Maryland center Bruno Fernando’s quest to become a first-round NBA draft pick after returning to school for his sophomore year fell a bit short Thursday night at the Barclays Center in Brooklyn, N.Y.
Projected by many to go in the draft’s opening round, Fernando went in the second round, No. 34 overall to the Philadelphia 76ers. Sitting in the stands, Fernando broke down and cried. They were tears of joy.
Fernando’s drop out of the first round wound up taking an interesting turn. Shortly after the pick was announced by NBA assistant commissioner Mark Tatum, several media outlets reported that the Sixers had traded the No. 34 pick to the Atlanta Hawks. A source with direct knowledge of the situation confirmed the trade.
Maryland issued a news release late Thursday night stating that Fernando had been dealt to the Hawks.
It means that Fernando will be reunited with former Maryland teammate Kevin Huerter, who was picked No. 19 overall by the Hawks last year. It also means the Hawks have three former Terps — Huerter, Fernando and Alex Len, the No. 5 overall pick in the 2013 draft by Phoenix who finished his first season in Atlanta.
Huerter tweeted, “YESSIRRRRR. Another #Terp in the ATL!!! Lets get back to work brotha.”
A combination of more NBA teams going to smaller lineups without traditional back-to-the-basket centers and Fernando’s limited opportunity to shoot outside as a Terp might have hurt his draft stock.
Only two centers, Goga Bitadze of the Republic of Georgia and Mfiondu Kabenengele of Florida State, were picked in the first round.
Bitadze went to Indiana with the No. 18 pick and Kabengele, the nephew of Hall of Famer Dikembe Mutombo, was taken by the Brooklyn Nets with the No. 27 pick and will be part of a trade with the Los Angeles Clippers.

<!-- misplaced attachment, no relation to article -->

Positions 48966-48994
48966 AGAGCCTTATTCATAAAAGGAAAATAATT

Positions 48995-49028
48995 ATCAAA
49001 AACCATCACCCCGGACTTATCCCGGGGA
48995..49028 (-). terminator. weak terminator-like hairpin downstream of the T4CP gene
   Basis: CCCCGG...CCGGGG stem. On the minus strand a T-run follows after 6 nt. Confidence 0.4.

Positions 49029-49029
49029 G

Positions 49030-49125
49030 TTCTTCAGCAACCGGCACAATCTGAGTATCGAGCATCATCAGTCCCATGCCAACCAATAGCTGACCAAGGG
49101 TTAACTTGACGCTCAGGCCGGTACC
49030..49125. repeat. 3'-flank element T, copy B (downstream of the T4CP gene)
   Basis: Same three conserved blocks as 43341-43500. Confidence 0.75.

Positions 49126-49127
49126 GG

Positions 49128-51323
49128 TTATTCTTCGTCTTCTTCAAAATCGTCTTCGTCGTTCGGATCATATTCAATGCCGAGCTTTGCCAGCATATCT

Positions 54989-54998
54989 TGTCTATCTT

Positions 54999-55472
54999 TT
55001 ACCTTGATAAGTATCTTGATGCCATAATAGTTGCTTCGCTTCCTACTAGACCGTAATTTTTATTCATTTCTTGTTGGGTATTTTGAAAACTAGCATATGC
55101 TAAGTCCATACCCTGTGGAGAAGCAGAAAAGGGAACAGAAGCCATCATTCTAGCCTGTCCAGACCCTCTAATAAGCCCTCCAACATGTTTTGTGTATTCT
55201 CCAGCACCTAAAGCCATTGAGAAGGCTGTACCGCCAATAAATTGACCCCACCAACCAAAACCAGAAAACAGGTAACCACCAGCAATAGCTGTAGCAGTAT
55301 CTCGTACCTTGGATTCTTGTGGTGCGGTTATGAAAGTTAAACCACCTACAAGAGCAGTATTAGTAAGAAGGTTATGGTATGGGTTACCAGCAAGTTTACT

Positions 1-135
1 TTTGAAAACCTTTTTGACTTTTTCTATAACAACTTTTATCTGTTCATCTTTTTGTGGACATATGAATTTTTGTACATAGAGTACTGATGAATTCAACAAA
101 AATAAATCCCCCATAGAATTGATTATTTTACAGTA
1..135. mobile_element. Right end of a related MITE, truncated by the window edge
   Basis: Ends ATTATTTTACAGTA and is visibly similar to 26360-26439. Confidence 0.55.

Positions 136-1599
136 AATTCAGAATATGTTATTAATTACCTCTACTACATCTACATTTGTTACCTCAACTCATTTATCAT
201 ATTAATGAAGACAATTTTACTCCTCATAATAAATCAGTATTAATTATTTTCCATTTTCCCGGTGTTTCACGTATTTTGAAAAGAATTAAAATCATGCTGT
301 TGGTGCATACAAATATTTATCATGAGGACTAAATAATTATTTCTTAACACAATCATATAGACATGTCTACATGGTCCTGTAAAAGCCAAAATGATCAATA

Oregon center Bol Bol, the son of former NBA player Manute Bol who many had projected to go ahead of Fernando, also wasn’t picked in the first round. Bol went No, 44 overall to the Miami Heat.
Still, the 6-foot-10, 240-pound Fernando has a chance to become the first player from Angola to make the NBA.
Many NBA scouts believe Fernando has a bright future , citing his athleticism, energy and attitude — traits that some of the same scouts said former Terp Diamond Stone, a second-round pick in 2016 (No. 40 overall) was lacking and has led to him playing mostly in the G-League and already being traded several times.
Some will question whether Fernando made a mistake coming out early. Even if Fernando had returned to Maryland for his junior year, it seemed unlikely that the way coach Mark Turgeon used him would have changed much.
While Fernando didn’t take a lot of of 3-point shots (4-for-13 in his career, including 3-for-10 last season), Fernando’s 76.3% career free-throw shooting rate is an indication of his potential as a perimeter shooter.
After being named to the Big Ten’s All-Freshman team in 2017-18 and going to the NBA draft combine, Fernando opted to stay in college and was considered one of the nation’s most improved players.
As a sophomore, Fernando was Maryland’s second-leading scorer (13.6 points per game) behind junior guard Anthony Cowan Jr. and led the Terps in rebounds (10.6) and blocks (1.9) per game. He was named first-team All-Big Ten and was selected to the league’s All-Defensive Team.
Fernando was also among five finalists for the Kareem Abdul-Jabbar Award and was named an honorable mention All-American by Sporting News.
In 2018-19, Fernando tied Len Elmore for the second-most double doubles in a season in school history with 22. His .595 career shooting percentage was second to Buck Williams among Terps who played at least two years.
Two other former college standouts with local ties, Villanova’s Phil Booth Jr. (Mount Saint Joseph) and Texas Tech’s Tariq Owens (Arundel), who finished his well-traveled college career by helping the Red Raiders reach the NCAA championship game as a graduate transfer, were not drafted.